The middle class is indeed pissed about the way government functions. They are also entangled in the mess. If someone tries to break free from the current order,they either lose the game or are pulled back into the system. The middle class have many cribs which they have kept to themselves all along. It is true that they are selfish. They are selfish for a reason. As the article says, there is no place for them in the power equations of political parties. There is no one to support them. And if the middle class happens to be in the so called “upper caste”, that is the end of the story. Going out of the country and leading a selfish life – that seems to be the only option. In this context a modern uprising should be seen along the “I am also there. Don’t forget me!!!” line. This is a middle class who wants to stay in the country and lead a dignified life.
There was a time, not long back, when India was shining for them. I am indeed talking about the NDA rule. During the NDA government, the middle class were happy but the lower strata of society were not. The socialist Congress pulled off an “Aam Admi” slogan and came back to power as the UPA. BJP has only deteriorated since then. In the middle of UPA-2, the middle class is not happy. (By the way, the upper class is always happy irrespective of who rules. They are rich, after all.)
Fortunately or unfortunately, there is no other political party which can utilise this situation and gain momentum. It is a tough time for all the political parties. If indeed elections were held today, no political party will want to fight the elections. Corruption is not just confined with the ruling party. Political parties across the spectrum have been charged of corruption. The congress knows this; hence they need not be overly worried. If indeed a political movement vis-à-vis Jayprakash Narayan of the Indra Gandhi era arose, we could have seen another Emergency.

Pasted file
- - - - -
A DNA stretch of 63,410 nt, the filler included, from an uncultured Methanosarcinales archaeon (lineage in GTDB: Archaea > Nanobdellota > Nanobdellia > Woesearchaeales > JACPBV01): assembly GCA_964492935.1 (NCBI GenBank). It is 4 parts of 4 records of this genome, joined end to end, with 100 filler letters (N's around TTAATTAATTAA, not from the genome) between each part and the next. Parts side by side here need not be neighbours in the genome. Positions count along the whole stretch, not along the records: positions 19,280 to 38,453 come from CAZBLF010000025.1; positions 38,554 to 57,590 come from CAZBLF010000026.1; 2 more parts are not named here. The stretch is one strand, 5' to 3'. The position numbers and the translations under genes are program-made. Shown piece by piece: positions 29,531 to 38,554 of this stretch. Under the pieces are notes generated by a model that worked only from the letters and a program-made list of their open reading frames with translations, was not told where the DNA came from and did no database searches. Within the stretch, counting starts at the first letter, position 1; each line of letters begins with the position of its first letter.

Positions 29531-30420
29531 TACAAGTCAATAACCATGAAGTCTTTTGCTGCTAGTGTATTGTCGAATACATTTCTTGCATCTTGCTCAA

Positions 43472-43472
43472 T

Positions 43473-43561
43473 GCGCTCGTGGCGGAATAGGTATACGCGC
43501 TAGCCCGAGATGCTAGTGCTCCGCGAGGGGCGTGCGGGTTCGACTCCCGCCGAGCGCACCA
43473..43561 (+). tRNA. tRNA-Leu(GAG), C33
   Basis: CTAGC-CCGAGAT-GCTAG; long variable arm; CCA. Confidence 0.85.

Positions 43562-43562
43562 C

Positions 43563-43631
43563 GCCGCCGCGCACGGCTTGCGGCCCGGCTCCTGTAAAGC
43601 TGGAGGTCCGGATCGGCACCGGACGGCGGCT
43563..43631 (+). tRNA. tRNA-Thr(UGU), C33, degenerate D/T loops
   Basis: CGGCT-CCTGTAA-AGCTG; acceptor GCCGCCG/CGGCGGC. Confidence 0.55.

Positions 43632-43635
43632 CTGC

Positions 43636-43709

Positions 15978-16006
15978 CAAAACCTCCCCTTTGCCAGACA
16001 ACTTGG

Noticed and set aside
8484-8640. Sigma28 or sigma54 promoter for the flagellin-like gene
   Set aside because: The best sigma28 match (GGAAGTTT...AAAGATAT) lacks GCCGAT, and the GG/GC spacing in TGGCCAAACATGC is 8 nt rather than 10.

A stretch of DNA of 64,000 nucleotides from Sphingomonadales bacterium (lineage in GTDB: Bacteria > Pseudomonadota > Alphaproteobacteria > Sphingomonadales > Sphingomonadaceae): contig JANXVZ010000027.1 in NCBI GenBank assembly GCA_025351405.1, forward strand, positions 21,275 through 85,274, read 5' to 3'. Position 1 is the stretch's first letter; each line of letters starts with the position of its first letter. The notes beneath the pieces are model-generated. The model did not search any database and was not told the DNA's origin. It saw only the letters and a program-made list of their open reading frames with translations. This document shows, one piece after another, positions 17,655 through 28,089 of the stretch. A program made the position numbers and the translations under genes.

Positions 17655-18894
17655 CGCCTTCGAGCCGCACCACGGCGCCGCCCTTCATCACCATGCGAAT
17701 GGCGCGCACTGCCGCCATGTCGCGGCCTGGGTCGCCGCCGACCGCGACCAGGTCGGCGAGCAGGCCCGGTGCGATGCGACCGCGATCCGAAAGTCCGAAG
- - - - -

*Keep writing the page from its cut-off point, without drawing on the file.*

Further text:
In this context, the rise of one Anna Hazare assumes prominence. It is not a JPN kind of movement. (Is it a mere coincidence that the latest fasting was planned to be organised in the Jai Prakash Narayan Park?). It is a different kind of movement. Whatever be the ramifications of the Lokpal bill, whether it is for the good or for the bad, whether corruption will be removed or not, the movement is not something which is to be discounted. The people participating in the movement might not know how exactly the lokpal, for which they are fighting for, will help them. All they know is that they are fighting for their voice to be heard.
The article concludes with,
“Anna Hazare is just a catalyst who happens to chime with the middle-class mood today. But the arrival of the new middle class is a more lasting phenomenon than Hazare himself. Just like the TV cameras, this middle class is not going to go away. Smart politicians had better hone their strategies to co-opt middle-class rage. They ignore it at their peril.”
Can we indeed hope that the politicians are aware of this and there will arise some party or a coalition which will appease all three classes? A coalition between the Congress and the BJP, anyone???